7 Ways Companies Can Reduce Their Environmental Impact

In our modern day and age companies and businesses must be environmentally conscious. As climate change has worsened to extremes—such as our global temperature reaching an all-time high of 1.5 degrees Celsius, any companies not acting with our environment in mind are widely deemed socially irresponsible and penalised accordingly.

This jeopardises many of a company’s avenues for growth, such as potential partnerships with investors, sustainable innovation, cost savings, brand value and reputation. In line with the worsening climactic status, increased legislation and regulations are being mandated in different countries in order to mitigate major losses in specific areas. The most recent example of this is the new law officialized 2nd April that made smaller builds compliant for Biodiversity Net Gain alongside major builds, allowing harmful development to continue while resulting in a positive environmental impact.

What is an Environmental Impact?

Majorities of human activity leave an impact on the environment and usually not a positive one. Traditional models and systems of human activity have continuously harmed the environment, most notably by knocking down trees to make way for buildings, and have fed our economies for years without appropriate consideration of its climactic repercussions. Now, left with a shockingly degraded environment, traditional models must be re-thought into innovative sustainable designs. This allows companies’ work to continue, and their impact to still be made, but in a way that overall benefits ecosystems instead of destructing.

Why Companies Should Reduce Their Environmental Impact

Companies should consider the impact they leave on the environment as this is measurable, recordable data that is typically readily available for public viewing. When deemed an environmentally harmful company, it can be quick for people to talk about it, sometimes ruining a brand’s value and image in the process. Compensating afterwards with quick green solutions may not be enough to make up for the damage lost, hence companies should reduce their impact with solid, permanent sustainability solutions.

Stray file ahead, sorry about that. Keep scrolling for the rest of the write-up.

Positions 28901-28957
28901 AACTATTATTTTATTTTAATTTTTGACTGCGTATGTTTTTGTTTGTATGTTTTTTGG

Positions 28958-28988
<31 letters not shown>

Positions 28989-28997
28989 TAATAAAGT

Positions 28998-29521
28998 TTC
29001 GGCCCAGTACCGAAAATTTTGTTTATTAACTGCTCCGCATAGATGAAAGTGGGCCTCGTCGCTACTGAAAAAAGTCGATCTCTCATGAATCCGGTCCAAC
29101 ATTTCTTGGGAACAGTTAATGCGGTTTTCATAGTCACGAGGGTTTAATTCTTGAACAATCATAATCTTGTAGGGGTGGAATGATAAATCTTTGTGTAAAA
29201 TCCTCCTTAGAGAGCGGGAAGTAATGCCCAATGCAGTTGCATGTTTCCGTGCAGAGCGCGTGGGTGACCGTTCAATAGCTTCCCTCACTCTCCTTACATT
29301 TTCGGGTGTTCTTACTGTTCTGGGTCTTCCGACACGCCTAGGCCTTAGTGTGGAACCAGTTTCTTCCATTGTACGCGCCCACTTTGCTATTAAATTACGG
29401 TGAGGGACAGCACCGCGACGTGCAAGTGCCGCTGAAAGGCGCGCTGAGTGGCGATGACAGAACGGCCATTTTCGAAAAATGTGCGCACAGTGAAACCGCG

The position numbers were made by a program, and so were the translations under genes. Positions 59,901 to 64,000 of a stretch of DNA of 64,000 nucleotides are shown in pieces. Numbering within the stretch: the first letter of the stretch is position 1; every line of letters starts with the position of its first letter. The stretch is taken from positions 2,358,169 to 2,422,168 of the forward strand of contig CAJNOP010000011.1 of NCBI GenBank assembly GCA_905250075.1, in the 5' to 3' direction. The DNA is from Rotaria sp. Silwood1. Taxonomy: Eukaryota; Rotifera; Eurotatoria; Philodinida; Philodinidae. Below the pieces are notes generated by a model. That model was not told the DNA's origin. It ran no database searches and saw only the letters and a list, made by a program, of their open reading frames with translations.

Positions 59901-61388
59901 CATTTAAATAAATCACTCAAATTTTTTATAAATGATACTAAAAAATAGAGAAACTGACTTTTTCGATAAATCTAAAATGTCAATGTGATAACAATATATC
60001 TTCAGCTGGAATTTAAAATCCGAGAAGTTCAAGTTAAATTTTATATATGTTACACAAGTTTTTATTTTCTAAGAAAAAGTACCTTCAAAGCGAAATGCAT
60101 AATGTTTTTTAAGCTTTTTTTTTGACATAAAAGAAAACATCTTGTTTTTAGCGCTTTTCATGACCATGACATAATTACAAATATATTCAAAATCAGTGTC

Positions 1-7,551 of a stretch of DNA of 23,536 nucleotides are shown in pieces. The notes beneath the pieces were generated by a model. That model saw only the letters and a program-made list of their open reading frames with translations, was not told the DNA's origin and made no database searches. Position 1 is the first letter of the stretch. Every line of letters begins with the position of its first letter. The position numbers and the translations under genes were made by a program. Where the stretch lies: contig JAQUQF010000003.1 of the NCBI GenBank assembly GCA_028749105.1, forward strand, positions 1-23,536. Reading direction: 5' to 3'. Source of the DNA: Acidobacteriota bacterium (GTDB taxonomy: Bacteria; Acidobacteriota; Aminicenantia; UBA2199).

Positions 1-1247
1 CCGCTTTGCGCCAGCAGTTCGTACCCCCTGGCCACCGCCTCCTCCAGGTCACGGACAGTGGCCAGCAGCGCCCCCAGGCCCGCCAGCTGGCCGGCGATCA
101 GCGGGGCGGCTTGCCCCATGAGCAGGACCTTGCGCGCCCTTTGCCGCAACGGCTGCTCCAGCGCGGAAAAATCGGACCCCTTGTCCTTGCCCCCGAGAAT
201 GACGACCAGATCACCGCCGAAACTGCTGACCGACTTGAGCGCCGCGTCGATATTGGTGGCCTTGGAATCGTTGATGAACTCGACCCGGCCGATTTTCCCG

These can be more cost-effective than the outdated models, such as the switchover to renewable energy—solar panels, for example, are fantastic value as self-reliant, energy-efficient sources that sustain themselves and last as long as you need them.

Carbon Footprint

A company’s carbon footprint is the total measure of its contribution towards greenhouse gases over a given period. This is a key way of understanding how different activities contribute towards climate change and employing the appropriate measures. They are measured, typically, in CO2 equivalents, such as metric tons of CO2 equivalent—tCO2e. This is critical for us to set and achieve global climate goals.

7 ways that companies can reduce their environmental impact

1. Switch to renewable energy sources

Switching to renewable energy sources means we are not draining the planet’s limited resources of coal, oil and natural gas which not only will run out and leave us resourceless in many areas, but also heat up the atmosphere when burned for energy. The global temperature is at an all-time high of 1.5 degrees Celsius, and these swaps are more important than ever. 

A focus on energy efficiency is highly beneficial, such as adopting wind and solar energy for company operations, utilising hydropower (using dam or diversion power), and harnessing the bioenergy that can be generated from waste products instead of contributing to permanent landfills. By adopting these practices, companies can comply with the increasing regulated sustainability demands and enhance their reputation by demonstrating a strong corporate responsibility. 

A windfarm at sunrise

2. Have clear methods of measuring impact

Companies must measure their environmental impact in order to discern if their operations are harmful, and if so how they will counter this and make up for the damage they are doing.

This includes standardised frameworks, like The Greenhouse Gas Protocol which manages and measures greenhouse gas emissions, or thorough reporting accounts, like the Streamlined Energy and Carbon Reporting framework which guides companies in environmental accountability.